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# Class, please explain to me:

int i; if ((i%2==0) && (i%4==0)) will give the same output with the following if statement: if (i%8==0); Thank you.

6 Answers

+ 3

Oliver Pasaribu
As there is && so only number divided by (2 * 4 = 8) will be print in 1st case which is similar to 2nd case.
If there is or (||) then outputs will be different in both cases.
or (||) means number divided by either 2 or 4

+ 3

Oliver Pasaribu only the lowest common multiple (LCM) of 2 and 4 will give the same result. So in fact, (i%8==0) is not the same.
The LCM of 2 and 4 is 4, so only (i%4==0) is the same. Proof: try i=12. It passes for (i%2==0 && i%4==0), and (i%4==0), but fails for (i%8==0).
It works because the value of i must be a multiple of both factors (2 and 4) in order for the remainder to be zero for both. Therefore, by using the modulo of the lowest common multiple, you are assured that it is also a multiple of both.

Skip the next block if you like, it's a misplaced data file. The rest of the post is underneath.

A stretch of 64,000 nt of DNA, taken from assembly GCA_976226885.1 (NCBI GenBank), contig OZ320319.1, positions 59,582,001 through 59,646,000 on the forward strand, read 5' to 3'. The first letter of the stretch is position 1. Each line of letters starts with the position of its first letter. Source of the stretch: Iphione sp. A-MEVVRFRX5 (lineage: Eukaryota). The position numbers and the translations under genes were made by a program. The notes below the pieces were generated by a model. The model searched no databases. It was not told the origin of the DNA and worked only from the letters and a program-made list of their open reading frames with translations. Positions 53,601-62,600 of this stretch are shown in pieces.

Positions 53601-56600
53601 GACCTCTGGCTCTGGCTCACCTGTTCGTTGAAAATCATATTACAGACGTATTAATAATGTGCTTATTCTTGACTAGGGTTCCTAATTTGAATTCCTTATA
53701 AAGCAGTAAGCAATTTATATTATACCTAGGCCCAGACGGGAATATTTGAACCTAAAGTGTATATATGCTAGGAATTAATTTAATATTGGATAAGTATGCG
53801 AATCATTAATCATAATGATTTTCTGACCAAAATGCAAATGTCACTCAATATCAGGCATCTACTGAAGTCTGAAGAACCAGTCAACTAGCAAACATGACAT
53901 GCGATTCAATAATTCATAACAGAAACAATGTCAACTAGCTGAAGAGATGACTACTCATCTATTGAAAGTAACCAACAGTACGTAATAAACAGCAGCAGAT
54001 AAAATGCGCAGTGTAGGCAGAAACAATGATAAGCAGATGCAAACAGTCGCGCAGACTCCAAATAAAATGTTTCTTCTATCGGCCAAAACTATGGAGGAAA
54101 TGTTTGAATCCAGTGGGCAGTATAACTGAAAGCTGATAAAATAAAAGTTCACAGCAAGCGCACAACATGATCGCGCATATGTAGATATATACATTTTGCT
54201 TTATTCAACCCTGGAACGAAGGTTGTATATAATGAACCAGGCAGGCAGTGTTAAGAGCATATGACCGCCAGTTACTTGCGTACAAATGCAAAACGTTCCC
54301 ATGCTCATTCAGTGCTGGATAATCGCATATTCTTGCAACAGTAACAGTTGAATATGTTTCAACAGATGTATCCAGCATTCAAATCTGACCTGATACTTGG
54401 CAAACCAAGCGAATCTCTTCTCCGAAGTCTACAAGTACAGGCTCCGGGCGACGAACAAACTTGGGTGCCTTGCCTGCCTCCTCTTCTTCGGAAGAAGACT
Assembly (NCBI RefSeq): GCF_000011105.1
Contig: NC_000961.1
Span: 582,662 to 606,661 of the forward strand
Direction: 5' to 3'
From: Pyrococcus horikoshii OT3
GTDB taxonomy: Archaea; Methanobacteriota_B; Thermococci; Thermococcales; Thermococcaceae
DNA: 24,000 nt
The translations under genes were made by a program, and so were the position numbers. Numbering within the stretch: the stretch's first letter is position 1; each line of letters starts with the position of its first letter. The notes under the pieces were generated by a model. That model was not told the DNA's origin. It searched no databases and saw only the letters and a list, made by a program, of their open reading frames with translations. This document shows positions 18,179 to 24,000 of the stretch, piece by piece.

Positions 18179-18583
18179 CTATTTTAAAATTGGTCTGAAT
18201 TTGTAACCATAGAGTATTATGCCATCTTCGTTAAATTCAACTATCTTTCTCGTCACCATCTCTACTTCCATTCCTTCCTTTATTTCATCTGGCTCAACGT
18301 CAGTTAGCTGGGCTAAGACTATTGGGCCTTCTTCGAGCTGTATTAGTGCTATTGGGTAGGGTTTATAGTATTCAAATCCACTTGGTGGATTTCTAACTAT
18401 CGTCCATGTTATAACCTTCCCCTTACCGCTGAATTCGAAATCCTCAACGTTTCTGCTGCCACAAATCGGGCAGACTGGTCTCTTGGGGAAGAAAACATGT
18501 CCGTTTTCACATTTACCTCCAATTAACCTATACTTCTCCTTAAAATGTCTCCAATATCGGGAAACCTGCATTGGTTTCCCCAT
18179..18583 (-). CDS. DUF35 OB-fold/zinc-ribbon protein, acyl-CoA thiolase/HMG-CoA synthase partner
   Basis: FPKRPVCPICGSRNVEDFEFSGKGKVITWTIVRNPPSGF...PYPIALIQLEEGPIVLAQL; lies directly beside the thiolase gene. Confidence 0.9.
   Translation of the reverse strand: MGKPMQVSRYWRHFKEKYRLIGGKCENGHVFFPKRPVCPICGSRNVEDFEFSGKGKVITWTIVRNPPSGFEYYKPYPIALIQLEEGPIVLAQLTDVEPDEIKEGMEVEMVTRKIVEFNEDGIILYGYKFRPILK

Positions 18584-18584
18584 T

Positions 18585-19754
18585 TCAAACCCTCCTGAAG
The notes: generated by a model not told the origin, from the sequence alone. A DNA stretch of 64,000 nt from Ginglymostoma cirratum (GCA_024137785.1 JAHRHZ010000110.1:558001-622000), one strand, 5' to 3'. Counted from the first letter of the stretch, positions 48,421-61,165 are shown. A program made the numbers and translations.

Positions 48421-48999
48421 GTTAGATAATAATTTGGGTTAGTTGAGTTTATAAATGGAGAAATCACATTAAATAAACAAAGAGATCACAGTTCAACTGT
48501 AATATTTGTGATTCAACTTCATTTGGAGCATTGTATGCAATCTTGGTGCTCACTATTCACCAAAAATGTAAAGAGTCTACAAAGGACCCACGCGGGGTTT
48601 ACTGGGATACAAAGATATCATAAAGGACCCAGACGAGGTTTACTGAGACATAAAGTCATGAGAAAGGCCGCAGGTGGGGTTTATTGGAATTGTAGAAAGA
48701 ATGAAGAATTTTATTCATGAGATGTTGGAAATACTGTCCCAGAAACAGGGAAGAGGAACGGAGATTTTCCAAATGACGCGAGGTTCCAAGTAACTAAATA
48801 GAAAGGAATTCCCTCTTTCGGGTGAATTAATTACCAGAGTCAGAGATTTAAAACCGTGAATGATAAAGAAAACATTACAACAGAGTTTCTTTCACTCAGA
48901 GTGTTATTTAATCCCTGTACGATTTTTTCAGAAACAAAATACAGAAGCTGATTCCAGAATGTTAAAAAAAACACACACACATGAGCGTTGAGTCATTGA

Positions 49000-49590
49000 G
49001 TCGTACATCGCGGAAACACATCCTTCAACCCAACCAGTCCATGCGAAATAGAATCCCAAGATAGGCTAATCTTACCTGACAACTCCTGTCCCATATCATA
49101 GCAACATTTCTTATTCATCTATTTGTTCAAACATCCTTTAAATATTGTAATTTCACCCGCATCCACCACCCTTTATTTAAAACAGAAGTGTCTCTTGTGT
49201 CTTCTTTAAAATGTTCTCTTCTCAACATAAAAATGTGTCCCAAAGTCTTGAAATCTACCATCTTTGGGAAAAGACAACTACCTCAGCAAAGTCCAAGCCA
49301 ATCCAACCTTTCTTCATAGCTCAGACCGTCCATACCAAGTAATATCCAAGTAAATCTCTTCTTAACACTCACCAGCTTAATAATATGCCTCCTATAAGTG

+ 1

Does (i%4)&&(i%2) equivalen with (i%8);
i%4 means each int value of i that is divisible by 4 (result integer part only, no remainder, i%4=0)
divisible by 4: 0,4,8,12,16,20,24, ...
divisible by 2:
0,2,4,6,8,10,12,14,16,18,20,..
divisible by 8:
0,8,16,24,32,40,48,56,64,72,80,...
So, .divisible by 2 AND 4 must be:
4,8,12,16,20,24,28,e2,36,40,...
divisible be 8:
0,8,16,24,32,40,48,56,64,72,80
Oh I see, this two statemen is not biimplication A<->B.
1. If (i%8==0) then : ((i%4==0)&&(i%2==0))
statement 1 is true.
But
2. if ((i%4==0)&&(i%2==0)) then (i%8==0).
Statement 2 is incorrect.

+ 1

Yes, thank you AJ and Brian. I think it is clear now that is two different problem. The sequence is also affrcts it.
Yes.
(i%8==0) ->
((i%2==0)&&(i%4==0)
This is true.
But:
((i%2==0)&&(i%4==0) ->
(i%8==0).
This is incorrect.

+ 1

Ok.

0

Of course no. Try with i = 12; the first test will be True whereas the second will be False.